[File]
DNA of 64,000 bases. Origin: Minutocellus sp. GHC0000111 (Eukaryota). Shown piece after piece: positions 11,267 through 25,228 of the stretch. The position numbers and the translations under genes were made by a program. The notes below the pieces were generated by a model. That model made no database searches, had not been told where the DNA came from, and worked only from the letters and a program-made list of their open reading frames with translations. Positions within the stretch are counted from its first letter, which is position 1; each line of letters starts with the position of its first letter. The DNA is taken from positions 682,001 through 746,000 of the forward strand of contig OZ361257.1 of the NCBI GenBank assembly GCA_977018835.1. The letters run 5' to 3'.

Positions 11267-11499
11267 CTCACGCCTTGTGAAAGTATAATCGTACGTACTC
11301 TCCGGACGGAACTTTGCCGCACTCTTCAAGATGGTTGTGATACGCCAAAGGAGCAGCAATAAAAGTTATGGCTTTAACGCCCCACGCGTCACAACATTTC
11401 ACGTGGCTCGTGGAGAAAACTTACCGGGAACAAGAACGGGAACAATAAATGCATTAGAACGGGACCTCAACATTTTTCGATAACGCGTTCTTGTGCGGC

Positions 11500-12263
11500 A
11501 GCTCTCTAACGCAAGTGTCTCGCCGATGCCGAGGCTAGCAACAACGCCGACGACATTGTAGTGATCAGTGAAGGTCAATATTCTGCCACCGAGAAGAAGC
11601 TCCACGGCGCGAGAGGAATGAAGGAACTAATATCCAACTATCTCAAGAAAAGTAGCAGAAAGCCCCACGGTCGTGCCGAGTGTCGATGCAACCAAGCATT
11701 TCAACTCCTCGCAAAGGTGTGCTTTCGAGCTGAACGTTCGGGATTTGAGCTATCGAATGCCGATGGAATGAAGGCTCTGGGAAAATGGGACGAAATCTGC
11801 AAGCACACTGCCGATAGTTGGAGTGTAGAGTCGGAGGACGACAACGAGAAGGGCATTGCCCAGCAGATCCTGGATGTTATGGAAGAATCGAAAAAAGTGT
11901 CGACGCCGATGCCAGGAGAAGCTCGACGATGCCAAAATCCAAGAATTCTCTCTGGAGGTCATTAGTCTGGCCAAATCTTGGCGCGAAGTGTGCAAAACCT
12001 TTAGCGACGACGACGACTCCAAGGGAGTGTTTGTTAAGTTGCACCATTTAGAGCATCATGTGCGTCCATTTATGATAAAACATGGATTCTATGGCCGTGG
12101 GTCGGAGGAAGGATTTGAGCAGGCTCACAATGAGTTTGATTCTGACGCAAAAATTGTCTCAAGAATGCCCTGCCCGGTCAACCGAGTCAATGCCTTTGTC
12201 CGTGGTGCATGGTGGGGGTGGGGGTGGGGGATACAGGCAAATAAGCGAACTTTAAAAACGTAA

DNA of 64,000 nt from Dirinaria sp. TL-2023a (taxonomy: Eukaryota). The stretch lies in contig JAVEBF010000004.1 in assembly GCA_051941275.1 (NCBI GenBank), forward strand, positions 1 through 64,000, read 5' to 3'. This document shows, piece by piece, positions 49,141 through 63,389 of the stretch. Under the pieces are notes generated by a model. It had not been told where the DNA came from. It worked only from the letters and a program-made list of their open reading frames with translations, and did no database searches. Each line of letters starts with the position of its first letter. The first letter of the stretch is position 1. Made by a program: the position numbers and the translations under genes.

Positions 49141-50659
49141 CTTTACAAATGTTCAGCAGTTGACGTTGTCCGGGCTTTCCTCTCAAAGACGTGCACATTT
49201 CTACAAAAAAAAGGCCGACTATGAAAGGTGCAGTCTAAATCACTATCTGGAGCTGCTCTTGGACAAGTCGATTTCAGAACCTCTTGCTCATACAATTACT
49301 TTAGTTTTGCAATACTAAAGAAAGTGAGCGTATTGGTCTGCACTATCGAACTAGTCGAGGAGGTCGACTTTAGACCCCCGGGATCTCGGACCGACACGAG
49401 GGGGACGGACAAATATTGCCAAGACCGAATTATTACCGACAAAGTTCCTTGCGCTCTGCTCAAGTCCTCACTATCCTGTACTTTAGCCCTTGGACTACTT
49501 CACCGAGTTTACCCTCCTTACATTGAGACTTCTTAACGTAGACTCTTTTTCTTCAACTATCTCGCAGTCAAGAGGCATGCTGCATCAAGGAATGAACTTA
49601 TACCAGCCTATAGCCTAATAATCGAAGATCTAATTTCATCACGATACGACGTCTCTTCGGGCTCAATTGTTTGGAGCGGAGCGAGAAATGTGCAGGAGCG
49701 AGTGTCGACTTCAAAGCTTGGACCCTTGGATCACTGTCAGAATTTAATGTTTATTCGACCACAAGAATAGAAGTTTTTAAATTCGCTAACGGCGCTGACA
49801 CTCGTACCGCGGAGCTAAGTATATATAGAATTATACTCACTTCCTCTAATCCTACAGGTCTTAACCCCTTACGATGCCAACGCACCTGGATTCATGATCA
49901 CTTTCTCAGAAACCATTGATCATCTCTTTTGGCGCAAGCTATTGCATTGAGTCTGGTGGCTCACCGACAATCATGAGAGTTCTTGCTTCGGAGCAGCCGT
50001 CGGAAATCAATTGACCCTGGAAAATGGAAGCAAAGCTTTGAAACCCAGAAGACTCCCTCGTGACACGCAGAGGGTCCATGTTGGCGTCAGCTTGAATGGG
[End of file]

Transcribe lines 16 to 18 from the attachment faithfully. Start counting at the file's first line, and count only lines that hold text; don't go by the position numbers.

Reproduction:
DNA of 64,000 nt from Dirinaria sp. TL-2023a (taxonomy: Eukaryota). The stretch lies in contig JAVEBF010000004.1 in assembly GCA_051941275.1 (NCBI GenBank), forward strand, positions 1 through 64,000, read 5' to 3'. This document shows, piece by piece, positions 49,141 through 63,389 of the stretch. Under the pieces are notes generated by a model. It had not been told where the DNA came from. It worked only from the letters and a program-made list of their open reading frames with translations, and did no database searches. Each line of letters starts with the position of its first letter. The first letter of the stretch is position 1. Made by a program: the position numbers and the translations under genes.

Positions 49141-50659
49141 CTTTACAAATGTTCAGCAGTTGACGTTGTCCGGGCTTTCCTCTCAAAGACGTGCACATTT